Operators shift to cyber electromagnetic activities

By David VergunApril 6, 2016

Cyber electromagnetic activities
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Cyber electromagnetic activities
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ARLINGTON, Va. (Army News Service, April 5, 2016) -- A seismic shift has occurred recently in cyber for Soldiers and operators at the corps level and below, said Brig. Gen. Patricia A. Frost. It's known as cyber electromagnetic activities, or CEMA.

Frost, deputy commanding general (Operations), U.S. Army Cyber Command, spoke March 31 at a Hot Topics forum on Army Installation Management.

She emphasized that CEMA capabilities are both for protection of the homeland as well as assets to be used by combatant commanders, so this capability must be expeditionary.


Field Manual 3-38 Cyber Electromagnetic Activities (Feb. 12, 2014), describes CEMA in a nutshell:

CEMA aims to exploit an advantage over enemies in both cyberspace and the electromagnetic spectrum, while simultaneously "denying them use of the same and protecting the mission command system."

Broken into its elements, CEMA consists of the synchronization of cyberspace operations, electronic warfare, spectrum management operations, per FM 3-38. The FM notes in the introduction that this "is the first doctrinal manual of its kind."

CEMA is a tool that's critical to operations, and as such, the commander is the central figure in the conduct of CEMA, she said.

"We're congressionally mandated to build [this capability]," Frost added.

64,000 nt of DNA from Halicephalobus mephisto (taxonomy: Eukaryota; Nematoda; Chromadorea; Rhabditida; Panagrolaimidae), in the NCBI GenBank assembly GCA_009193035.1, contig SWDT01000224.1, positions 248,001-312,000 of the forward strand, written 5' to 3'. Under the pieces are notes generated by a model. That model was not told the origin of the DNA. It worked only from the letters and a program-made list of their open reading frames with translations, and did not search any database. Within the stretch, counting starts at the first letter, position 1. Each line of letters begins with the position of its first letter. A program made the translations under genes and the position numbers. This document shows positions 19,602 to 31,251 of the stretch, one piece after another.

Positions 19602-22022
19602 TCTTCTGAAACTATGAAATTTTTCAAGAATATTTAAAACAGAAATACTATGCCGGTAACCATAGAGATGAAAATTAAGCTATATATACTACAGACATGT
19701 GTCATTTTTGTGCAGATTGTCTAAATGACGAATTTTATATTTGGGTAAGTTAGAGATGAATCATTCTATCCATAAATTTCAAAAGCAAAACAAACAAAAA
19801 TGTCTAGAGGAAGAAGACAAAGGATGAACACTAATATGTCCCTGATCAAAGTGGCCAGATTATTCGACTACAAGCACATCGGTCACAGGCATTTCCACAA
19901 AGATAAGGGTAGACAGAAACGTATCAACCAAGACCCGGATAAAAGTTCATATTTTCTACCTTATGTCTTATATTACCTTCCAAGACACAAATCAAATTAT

The shift to the integration of capabilities within CEMA occurred, Frost said, because in just the last five years, "the information environment has changed drastically [and], the threat has changed how we have to look at how we train our forces."

That threat, she explained, has to do with CEMA-like capabilities being built by peer or near-peer adversaries that threaten troops, should they deploy in harm's way.


To "scope the problem," meaning getting one's hands around the extent of the threat, "we've created an expeditionary cyber pilot," Frost said, that involves a partnership with U.S. Training and Doctrine Command, U.S. Army Forces Command, and the combat training centers.

Elements of the cyber mission force were involved in a National Training Center rotation at Fort Irwin, California, recently, she said. Also, about 18 months ago, another CEMA-type pilot was done at the Joint Readiness Training Center, Fort Polk, Louisiana.

This July, there will be yet another exercise where "we'll actually bring in electronic warfare so we will scope what that means in terms of capabilities and requirements for corps and below," she said.

Besides scoping the problem, these exercises will also inform requirements for software and hardware needed, she said, adding it's an exciting time to be an operator.


Frost then offered an example of a squad of Soldiers on patrol.

A patrol leaves its forward operating base with incredible intelligence, surveillance and reconnaissance capabilities. They can literally "see themselves and the environment they're operating in," she said.

"But then, there's also a logical environment operating alongside that patrol that is feeding the enemy, position, navigation, timing, targeting information that fits in the cyberspace domain that I believe -- and this is my personal opinion -- that a brigade commander needs to be able to [better] see that battlespace," she said.

Cyber mission force capability hasn't yet been built down to that level yet, but that's where she said she thinks it needs to be because it's that important.

"The information environment is exploding every day," Frost concluded. "Soldiers need to know how to navigate through that environment."

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